Continued from last week, here is the conclusion of our review of the 12 great principles of communication…
Winston Churchill was a great leader and a great communicator. He was a man fit for his time. Some called him “the voice of England” because he could communicate in such a way that it captured the hearts and minds of the people and their dreams. The following quotes illustrate this:
We shall defend our island, whatever the cost may be, we shall fight on the beaches, we shall fight on the landing grounds, we shall fight in the fields and in the streets, we shall fight in the hills; we shall never surrender…
Victory at all costs, victory in spite of all terror, victory however long and hard the road may be; for without victory, there is no survival….
Never, never, never give up!
Winston Churchill was amazing at knowing the needs of his audience, living his own message, and painting a vision that moved people forward with hope and anticipation….
Many American presidents have made an impact on our country as great communicators. Some examples are John F. Kennedy, Franklin D. Roosevelt, and Abraham Lincoln. But only one president was actually called “the great communicator”, and that was Ronald Reagan.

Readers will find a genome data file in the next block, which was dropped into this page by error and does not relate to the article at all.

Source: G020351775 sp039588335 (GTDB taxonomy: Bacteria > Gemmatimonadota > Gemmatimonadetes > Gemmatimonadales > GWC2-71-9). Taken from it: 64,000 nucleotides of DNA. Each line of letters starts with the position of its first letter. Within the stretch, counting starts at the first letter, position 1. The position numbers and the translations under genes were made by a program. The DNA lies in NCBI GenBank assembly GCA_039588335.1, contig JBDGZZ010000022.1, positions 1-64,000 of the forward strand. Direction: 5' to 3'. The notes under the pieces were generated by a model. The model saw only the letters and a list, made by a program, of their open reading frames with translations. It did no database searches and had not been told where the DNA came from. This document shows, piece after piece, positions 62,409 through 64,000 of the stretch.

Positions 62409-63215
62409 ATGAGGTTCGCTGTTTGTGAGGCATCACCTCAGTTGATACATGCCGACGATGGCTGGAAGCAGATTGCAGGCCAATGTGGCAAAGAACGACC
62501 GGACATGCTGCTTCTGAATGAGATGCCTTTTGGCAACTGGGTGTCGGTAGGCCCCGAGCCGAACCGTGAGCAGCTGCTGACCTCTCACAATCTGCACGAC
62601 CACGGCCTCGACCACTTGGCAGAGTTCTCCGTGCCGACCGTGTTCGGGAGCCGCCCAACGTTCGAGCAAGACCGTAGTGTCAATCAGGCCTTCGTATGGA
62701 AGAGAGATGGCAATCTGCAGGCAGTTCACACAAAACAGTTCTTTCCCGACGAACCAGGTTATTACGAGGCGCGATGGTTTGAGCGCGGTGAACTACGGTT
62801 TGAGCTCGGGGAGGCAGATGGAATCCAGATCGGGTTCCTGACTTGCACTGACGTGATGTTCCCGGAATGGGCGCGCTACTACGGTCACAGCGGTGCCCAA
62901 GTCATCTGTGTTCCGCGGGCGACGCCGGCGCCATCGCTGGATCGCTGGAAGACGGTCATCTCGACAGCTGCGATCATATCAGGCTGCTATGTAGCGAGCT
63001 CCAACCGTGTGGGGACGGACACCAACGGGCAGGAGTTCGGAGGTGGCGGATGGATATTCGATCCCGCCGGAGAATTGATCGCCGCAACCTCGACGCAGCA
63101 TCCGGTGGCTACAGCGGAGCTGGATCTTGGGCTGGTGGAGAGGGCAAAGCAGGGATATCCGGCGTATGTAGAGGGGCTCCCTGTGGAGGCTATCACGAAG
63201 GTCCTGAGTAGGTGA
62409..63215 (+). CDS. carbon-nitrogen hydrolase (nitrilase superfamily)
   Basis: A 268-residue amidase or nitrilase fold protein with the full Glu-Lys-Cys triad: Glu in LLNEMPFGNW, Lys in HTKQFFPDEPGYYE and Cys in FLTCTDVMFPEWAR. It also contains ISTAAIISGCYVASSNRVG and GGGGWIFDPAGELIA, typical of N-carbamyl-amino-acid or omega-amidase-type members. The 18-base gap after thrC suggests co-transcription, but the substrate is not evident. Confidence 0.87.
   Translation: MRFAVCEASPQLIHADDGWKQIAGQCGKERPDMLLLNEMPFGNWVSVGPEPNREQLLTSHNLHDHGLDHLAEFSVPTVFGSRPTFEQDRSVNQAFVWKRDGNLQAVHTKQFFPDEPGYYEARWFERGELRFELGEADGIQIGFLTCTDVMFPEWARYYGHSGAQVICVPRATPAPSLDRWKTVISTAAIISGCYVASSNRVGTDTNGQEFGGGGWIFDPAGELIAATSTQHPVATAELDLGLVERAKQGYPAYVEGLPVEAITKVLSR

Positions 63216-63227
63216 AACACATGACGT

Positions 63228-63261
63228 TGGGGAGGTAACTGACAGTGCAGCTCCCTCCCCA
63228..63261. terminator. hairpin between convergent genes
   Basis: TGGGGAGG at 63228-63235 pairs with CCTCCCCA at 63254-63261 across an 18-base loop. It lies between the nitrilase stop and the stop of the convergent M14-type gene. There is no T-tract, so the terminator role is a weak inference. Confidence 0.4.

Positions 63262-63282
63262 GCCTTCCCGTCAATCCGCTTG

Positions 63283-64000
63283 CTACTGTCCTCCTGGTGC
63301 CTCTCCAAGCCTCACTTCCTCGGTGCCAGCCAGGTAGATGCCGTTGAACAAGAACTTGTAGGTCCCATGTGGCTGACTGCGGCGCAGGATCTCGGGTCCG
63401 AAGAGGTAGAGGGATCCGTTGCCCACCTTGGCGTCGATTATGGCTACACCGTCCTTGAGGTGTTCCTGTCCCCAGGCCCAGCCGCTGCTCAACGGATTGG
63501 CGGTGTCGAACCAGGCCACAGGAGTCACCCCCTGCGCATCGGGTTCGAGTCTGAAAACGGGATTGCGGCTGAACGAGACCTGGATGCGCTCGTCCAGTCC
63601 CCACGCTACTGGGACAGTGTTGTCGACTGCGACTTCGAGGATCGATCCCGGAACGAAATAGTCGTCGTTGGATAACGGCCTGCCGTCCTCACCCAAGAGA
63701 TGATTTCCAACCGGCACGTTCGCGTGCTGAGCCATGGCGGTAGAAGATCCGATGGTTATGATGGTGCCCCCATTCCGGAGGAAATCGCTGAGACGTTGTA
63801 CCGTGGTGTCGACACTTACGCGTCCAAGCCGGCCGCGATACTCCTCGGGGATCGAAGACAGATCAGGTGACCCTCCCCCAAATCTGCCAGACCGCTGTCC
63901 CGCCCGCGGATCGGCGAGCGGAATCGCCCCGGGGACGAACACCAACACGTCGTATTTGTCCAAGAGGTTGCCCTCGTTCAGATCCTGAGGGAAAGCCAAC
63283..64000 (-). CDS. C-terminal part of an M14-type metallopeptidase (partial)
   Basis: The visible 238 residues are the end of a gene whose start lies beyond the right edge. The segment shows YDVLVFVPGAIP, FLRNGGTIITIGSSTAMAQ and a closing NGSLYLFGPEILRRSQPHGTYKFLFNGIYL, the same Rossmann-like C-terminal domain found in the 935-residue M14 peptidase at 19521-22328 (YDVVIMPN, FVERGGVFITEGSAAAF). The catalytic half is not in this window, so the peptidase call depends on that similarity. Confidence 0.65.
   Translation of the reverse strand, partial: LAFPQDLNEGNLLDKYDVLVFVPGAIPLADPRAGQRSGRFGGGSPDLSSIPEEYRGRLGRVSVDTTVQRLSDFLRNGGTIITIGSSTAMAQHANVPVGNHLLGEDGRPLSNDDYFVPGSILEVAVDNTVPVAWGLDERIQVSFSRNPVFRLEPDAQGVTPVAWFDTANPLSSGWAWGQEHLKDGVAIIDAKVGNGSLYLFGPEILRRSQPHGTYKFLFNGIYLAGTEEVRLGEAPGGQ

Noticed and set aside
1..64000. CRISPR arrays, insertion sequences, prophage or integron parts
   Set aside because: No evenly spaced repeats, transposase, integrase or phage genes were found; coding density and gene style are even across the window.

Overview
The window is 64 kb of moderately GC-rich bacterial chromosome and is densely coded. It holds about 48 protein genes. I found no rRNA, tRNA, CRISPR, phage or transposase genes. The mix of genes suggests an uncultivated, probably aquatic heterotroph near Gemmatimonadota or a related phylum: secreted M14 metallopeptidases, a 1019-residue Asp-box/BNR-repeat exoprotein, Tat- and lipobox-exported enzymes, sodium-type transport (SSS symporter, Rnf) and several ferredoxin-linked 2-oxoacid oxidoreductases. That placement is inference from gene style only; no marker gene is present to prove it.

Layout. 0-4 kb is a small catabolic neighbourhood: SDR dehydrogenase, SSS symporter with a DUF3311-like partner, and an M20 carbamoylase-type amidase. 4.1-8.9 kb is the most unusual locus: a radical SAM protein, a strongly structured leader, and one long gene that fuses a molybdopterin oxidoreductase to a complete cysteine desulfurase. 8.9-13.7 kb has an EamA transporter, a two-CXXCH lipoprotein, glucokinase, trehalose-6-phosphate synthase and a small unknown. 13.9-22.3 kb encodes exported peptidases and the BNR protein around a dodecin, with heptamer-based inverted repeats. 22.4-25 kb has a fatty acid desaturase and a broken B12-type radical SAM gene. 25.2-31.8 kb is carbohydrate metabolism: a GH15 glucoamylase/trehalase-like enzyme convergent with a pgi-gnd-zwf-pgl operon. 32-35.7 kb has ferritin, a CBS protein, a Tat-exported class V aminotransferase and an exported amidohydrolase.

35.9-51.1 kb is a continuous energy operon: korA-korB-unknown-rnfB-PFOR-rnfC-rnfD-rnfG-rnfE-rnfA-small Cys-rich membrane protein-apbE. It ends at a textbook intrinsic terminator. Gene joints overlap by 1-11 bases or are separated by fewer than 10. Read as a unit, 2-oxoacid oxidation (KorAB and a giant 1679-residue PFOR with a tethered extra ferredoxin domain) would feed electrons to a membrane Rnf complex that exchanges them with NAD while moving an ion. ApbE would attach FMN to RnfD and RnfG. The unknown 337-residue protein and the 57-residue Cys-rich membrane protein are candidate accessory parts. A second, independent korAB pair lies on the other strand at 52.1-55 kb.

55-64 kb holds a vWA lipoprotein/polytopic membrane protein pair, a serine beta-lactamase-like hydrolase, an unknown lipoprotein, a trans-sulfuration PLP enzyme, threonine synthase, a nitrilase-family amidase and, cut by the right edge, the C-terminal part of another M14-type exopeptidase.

Reagan was a good executive because he possessed a clear vision, made decisions easily, surrounded himself with leaders with complementary skills, and delegated very effectively. But he was a great leader because of his uncanny ability to communicate. When it came to leading the country, people knew who he was, where he stood, what he wanted, and they couldn’t wait to get on board with him. His ability to communicate effectively made him the kind of leader people wanted to follow.
You may not aspire to be president, but every leader still needs strong communication skills. The success of your marriage, job, and personal relationships depend on it. People will not follow you if they don’t know what you want or where you are going.
Here I continue what I started last week, the 12 great principles of communication:…